New Brunswick

Report recommends elimination of early French immersion in N.B.

A government-commissioned review of French second-language education in New Brunswick has recommended the province do away with its early immersion program.

A government-commissioned review of French second-language education in New Brunswick has recommended the province do away with its early immersion program.

Commissioners Dr. James Croll and Patricia Lee released their review of the programs, including 18 recommendations, to the public on Wednesday.

In their 101-page report, the commissioners state the early French immersion program, which currently begins in Grade 1, is not meeting its objectives and should be grandfathered out of the provincial education system. The program is also not sustainable because of dwindling enrolment and a high dropout rate, said the report.

The review examined French-language instruction between 1995 and 2006.

Currently, the core French curriculum is a non-immersion program that makes French a mandatory subject for students in Grade 1 to 10 and an elective subject in their upper high school years.

About 75 per cent of all New Brunswick students participate in that program.

But of the 4,063 children who enrolled in it when they started school in 1995, approximately 187 continued through to their high school graduation in 2006 and only 28, or 0.68 per cent, met the provincial objectives of intermediate oral proficiency.

The program costs New Brunswick about $10.3 million annually.

"Clearly, the core program isn't doing very well," Croll told reporters at a press conference in Fredericton on Wednesday.

Few remain in immersion to Grade 12 

For the early French immersion program, the commissioners found that of the 1,469 students enrolled at the start of their elementary school education, only 554 continued through to Grade 12, and 15.93 per cent obtained the provincial target of advanced oral proficiency.

The program costs $4.6 million more a year than the standard annual cost of educating students.

New Brunswick's late-immersion program, which begins in Grade 6, was found to have about 1,535 students enrolled initially. By the time the students graduated high school, the number had dropped to 602 students, with 45.6 per cent meeting the provincial target of intermediate proficiency. It means 17.92 per cent of the original number of students met the objective at an annual operating cost of $7,000 per student.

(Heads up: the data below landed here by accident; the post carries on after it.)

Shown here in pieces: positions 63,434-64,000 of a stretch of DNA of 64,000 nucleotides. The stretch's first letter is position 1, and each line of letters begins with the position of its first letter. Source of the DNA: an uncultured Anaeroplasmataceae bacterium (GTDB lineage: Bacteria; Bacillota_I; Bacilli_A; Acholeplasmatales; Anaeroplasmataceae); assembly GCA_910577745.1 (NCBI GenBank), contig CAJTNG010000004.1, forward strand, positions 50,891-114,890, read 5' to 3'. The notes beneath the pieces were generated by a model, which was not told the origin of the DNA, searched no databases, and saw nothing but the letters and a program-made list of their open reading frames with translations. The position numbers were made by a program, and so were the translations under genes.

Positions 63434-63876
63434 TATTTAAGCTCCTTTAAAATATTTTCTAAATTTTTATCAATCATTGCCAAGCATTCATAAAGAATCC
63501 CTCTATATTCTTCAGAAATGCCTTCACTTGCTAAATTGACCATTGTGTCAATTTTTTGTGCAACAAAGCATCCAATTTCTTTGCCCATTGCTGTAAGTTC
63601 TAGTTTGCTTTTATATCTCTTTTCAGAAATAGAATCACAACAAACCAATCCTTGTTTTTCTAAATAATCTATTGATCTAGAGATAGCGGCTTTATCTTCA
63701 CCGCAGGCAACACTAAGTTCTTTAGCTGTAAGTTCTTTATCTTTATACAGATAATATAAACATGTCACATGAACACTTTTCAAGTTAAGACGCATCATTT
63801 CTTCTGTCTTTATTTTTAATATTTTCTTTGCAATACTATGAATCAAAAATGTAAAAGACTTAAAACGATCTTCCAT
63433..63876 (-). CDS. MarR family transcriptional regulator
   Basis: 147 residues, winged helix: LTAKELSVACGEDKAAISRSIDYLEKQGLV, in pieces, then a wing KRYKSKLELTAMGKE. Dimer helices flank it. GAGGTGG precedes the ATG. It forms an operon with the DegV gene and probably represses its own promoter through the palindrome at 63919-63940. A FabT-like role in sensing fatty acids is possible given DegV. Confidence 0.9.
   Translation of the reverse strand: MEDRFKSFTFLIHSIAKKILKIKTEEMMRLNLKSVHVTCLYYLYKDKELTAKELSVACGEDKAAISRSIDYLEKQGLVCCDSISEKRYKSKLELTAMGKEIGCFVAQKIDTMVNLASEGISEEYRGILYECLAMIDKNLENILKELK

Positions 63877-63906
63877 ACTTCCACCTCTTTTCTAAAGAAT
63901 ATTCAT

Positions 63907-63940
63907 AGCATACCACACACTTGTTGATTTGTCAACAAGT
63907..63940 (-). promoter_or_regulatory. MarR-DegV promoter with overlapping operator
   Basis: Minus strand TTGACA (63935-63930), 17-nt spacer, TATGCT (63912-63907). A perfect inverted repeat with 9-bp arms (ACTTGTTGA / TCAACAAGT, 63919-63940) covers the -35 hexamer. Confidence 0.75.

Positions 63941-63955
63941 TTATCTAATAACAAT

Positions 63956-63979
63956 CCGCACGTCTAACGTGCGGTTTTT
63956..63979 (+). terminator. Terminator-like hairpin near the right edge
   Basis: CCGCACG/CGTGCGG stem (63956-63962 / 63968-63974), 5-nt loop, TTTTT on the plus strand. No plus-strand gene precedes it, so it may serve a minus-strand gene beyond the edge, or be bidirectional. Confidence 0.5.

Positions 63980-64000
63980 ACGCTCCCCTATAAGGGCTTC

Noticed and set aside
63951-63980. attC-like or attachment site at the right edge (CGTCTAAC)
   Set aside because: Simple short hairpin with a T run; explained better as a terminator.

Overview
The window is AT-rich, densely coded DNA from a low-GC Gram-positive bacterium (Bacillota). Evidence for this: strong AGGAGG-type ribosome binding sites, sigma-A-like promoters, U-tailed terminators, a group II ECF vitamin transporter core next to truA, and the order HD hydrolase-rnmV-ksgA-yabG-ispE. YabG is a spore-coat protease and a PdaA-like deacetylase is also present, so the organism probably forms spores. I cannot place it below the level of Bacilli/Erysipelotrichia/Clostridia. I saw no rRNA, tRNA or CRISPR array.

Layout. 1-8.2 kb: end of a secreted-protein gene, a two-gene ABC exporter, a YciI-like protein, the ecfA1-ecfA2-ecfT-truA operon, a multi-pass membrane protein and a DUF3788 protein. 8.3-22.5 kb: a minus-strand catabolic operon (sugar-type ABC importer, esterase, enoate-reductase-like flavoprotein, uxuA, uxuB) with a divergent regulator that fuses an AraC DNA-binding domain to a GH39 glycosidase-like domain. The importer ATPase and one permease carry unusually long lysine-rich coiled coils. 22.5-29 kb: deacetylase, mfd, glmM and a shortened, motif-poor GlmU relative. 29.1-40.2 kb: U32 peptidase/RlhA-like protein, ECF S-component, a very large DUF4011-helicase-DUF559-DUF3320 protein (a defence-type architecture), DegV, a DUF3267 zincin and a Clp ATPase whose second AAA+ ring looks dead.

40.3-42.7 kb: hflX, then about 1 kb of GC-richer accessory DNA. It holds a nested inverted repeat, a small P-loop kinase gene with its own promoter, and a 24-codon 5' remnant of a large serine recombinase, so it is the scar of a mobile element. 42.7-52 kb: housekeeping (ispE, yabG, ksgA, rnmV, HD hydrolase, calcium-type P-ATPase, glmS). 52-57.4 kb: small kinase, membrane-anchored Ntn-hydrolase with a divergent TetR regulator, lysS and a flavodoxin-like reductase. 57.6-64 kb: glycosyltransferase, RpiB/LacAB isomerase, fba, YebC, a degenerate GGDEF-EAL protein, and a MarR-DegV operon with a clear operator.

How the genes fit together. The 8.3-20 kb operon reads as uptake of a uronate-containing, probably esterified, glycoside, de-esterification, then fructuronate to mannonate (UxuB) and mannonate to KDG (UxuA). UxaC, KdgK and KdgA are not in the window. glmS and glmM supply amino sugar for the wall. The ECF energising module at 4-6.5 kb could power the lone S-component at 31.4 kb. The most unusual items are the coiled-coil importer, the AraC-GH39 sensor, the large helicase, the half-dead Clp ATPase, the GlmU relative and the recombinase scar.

The study also found that students enrolled in the core program in elementary school achieved better results in literary achievement testing than the students participating in the early immersion program.

New French program would begin in Grade 5

The report suggests adopting a new French-language system, which would begin in Grade 5 and offer a more intense focus on French.

It would be similar to the province's current intensive French pilot project, which is an alternative approach to second-language instruction that provides students in Grade 5 with the opportunity to have intensive language instruction for a five-month period.

The pilot project has shown that most students who enter the five-month program with a novice level of French have advanced to a basic understanding of the language and a conversational ability.

Under the new system, students would take 315 hours of their class time in French during Grade 5, covering all subjects with the exception of math.

The children would then have the choice of enrolling in a more extensive core French program or continuing with a late-immersion program beginning in Grade 6.

The new programs would continue until Grade 12. Students would have the option of taking math and science in either official language.

Later immersion appeals to more students and appears to be more effective, Croll said.

"Our sole direction is to increase the proficiency of our kids," Croll said.

The goal remains to ensure that 70 per cent of New Brunswick high school graduates are able to speak effectively in both official languages.

Croll said the commissioners don't believe they are recommending anything that would lessen New Brunswick's status as the only officially bilingual province in Canada.

The recommendations are not binding on the government.